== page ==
Consider America’s annual budget deficit in another way: The red ink for a single year could fund St. Joseph’s municipal government, at current spending levels, until the year 8761.

The Congressional Budget Office, which provides nonpartisan analyses of revenue and spending matters for the U.S. government, reported Wednesday that the federal deficit will be an average $1.2 trillion in each of the years between 2020 and 2029.

The deficit for the current fiscal year will hit $960 billion.

“The nation’s fiscal outlook is challenging,” Phillip L. Swagel, the CBO’s director, said in a statement released with the report.

He regarded federal debt as on “an unsustainable course,” one foreseen as worsening in the next decade because of an aging population, increased spending on health care and rising costs from interest on the debt.

“To put it on a sustainable course, lawmakers will have to make significant changes to tax and spending policies, making revenues larger than they would be under current law, reducing spending below projected amounts or adopting some combination of those approaches,” Swagel said.

Putting a local perspective on the national numbers, the projected annual deficits would:

Fund the City of St. Joseph, at 2019 spending levels, for 6,742 years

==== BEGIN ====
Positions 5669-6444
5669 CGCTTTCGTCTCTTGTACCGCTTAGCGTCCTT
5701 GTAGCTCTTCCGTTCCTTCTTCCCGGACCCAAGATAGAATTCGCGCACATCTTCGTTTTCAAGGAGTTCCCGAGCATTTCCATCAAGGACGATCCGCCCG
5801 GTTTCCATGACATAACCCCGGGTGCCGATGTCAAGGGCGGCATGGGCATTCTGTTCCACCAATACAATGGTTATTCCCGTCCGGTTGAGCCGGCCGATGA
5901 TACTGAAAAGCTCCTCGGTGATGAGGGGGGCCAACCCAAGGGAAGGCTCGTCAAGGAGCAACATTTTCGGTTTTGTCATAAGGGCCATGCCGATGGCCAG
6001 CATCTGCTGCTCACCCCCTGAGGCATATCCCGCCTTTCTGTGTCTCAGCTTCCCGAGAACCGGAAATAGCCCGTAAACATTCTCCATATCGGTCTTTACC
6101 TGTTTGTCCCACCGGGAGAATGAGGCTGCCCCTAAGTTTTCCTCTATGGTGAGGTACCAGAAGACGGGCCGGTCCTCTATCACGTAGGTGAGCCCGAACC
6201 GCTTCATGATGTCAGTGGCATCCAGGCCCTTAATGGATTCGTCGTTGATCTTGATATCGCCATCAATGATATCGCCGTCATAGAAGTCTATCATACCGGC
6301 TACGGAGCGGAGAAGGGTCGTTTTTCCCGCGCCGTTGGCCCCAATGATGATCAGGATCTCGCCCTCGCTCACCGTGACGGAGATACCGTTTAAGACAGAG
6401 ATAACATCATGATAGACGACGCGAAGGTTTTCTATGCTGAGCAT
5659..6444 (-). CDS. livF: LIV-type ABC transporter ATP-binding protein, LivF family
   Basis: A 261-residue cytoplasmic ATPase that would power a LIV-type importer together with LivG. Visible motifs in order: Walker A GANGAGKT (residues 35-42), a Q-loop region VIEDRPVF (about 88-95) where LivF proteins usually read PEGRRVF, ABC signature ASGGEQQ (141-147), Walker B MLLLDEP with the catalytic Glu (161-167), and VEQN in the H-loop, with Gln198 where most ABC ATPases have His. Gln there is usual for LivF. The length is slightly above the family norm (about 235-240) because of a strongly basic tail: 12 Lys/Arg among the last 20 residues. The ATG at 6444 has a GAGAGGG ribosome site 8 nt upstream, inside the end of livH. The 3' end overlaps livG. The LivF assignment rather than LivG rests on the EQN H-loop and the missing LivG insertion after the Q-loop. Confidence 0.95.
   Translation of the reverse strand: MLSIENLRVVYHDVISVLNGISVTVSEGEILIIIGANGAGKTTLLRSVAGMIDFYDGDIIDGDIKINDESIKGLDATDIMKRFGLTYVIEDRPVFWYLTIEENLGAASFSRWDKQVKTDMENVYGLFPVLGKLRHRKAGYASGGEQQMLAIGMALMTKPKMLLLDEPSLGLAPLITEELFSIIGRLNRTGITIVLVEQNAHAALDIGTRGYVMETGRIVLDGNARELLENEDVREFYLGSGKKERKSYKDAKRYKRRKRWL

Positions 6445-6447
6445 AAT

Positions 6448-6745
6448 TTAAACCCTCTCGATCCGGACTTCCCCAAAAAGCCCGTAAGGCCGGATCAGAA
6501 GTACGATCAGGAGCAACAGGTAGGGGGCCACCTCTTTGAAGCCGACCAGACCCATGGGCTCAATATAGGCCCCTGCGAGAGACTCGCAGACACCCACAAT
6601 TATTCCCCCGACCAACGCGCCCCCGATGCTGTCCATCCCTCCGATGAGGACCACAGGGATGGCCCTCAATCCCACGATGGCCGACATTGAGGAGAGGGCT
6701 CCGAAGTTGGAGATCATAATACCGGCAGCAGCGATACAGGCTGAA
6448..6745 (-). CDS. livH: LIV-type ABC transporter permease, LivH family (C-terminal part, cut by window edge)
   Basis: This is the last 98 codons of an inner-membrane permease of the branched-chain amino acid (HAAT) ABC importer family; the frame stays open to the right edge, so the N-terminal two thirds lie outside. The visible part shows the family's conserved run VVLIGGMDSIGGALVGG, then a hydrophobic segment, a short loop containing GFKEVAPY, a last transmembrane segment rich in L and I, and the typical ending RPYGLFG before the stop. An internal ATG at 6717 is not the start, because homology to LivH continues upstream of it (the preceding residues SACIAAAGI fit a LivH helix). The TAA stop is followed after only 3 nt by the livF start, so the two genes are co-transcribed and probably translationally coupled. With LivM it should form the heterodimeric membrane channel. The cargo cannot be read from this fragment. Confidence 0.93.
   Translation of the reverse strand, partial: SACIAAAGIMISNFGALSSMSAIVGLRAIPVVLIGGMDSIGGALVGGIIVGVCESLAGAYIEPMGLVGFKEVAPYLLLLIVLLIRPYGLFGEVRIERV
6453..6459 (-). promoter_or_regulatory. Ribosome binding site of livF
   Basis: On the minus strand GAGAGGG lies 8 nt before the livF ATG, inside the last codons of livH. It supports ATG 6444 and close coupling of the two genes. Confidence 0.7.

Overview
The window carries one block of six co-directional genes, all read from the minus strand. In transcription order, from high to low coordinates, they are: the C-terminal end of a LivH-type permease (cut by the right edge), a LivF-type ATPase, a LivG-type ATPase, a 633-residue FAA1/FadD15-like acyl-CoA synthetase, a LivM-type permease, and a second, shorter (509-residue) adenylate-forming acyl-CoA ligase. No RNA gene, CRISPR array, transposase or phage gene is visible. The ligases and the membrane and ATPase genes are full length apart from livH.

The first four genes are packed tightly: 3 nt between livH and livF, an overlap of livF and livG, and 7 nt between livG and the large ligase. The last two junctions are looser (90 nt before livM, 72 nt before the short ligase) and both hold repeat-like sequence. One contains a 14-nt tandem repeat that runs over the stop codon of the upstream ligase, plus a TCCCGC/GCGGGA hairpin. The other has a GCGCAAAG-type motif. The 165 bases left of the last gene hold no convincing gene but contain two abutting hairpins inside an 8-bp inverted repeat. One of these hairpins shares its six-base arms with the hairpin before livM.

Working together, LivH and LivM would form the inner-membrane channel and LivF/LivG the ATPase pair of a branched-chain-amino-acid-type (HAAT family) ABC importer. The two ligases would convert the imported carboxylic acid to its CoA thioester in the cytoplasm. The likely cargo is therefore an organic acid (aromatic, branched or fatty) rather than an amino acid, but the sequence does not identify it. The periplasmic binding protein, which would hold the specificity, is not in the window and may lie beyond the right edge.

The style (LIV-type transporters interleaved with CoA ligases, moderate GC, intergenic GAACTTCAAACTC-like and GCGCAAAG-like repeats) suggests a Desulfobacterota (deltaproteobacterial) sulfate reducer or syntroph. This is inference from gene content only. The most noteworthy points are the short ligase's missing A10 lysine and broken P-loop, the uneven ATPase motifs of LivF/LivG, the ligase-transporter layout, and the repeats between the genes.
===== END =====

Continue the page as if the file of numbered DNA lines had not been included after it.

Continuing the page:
Fund the St. Joseph School District for 9,160 years.

Pay off the St. Joseph Blacksnake Creek Combined Sewage Project 17,910 times over.

Add $3,642 to the debt owed by every man, woman and child in St. Joseph (and every American), or about $280 million for this one community.

The CBO said its projections changed with congressional passage earlier this month, and with President Trump’s signature, of the Bipartisan Budget Act, a measure lifting the debt ceiling for another two years, eliminating a possible government shutdown beyond the 2020 elections.

It also added $320 billion in spending beyond current levels.

U.S. Reps. Sam Graves, of North Missouri, and Steve Watkins, whose district includes Northeast Kansas, both voted against the measure in the U.S. House.

Sens. Roy Blunt of Missouri and Pat Roberts and Jerry Moran voted for approval of the budget bill, while Missouri Sen. Josh Hawley voted in opposition. All the lawmakers are Republicans.

“When the entire federal budget depends on four or five people striking a deal among themselves, something is not right,” Hawley said at the time of the budget deliberations. “The budget process has collapsed, and that collapse is breaking Congress.”

Organizations focused on federal budget accountability reacted to the report’s release on Wednesday.

“Between the budget deal, the tax cuts (of 2017) and other recent unpaid-for legislation, policymakers have roughly doubled near-term deficits over just the past few years,” said Maya MacGuineas, president of the bi-partisan Committee for a Responsible Federal Budget.

Mark M. Zandi, co-founder and chief economist for Moody’s Analytics, said on C-SPAN Thursday morning that the federal tax cuts that took effect last year have not supported business investment as intended.

“Budget deficits and debt are rising very, very rapidly,” he said regarding the CBO report. “Debt loads are going to rise. ... If the starve-the-beast kind of theory has any validity, it’s certainly not working because the size of the U.S. government is increasing very rapidly.”

Ken Newton can be reached at Follow him on Twitter: @SJNPNewton.